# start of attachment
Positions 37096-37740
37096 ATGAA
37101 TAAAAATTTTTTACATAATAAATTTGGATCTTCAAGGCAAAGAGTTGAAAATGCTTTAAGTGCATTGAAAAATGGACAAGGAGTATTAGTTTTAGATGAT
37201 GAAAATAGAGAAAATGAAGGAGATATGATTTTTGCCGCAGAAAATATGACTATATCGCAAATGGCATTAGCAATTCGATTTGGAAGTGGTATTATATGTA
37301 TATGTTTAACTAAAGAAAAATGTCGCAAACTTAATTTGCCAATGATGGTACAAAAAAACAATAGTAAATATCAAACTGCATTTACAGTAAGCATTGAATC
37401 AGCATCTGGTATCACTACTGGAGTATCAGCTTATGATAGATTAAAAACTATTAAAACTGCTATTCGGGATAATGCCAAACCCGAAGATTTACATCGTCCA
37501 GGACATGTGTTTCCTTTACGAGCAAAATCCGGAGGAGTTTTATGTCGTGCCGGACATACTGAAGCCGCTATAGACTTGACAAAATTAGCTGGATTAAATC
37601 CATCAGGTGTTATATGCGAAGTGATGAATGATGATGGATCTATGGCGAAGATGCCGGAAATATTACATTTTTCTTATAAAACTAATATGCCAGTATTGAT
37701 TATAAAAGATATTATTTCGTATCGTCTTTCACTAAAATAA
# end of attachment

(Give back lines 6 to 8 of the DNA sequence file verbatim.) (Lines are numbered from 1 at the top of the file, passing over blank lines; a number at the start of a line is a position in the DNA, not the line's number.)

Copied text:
37401 AGCATCTGGTATCACTACTGGAGTATCAGCTTATGATAGATTAAAAACTATTAAAACTGCTATTCGGGATAATGCCAAACCCGAAGATTTACATCGTCCA
37501 GGACATGTGTTTCCTTTACGAGCAAAATCCGGAGGAGTTTTATGTCGTGCCGGACATACTGAAGCCGCTATAGACTTGACAAAATTAGCTGGATTAAATC
37601 CATCAGGTGTTATATGCGAAGTGATGAATGATGATGGATCTATGGCGAAGATGCCGGAAATATTACATTTTTCTTATAAAACTAATATGCCAGTATTGAT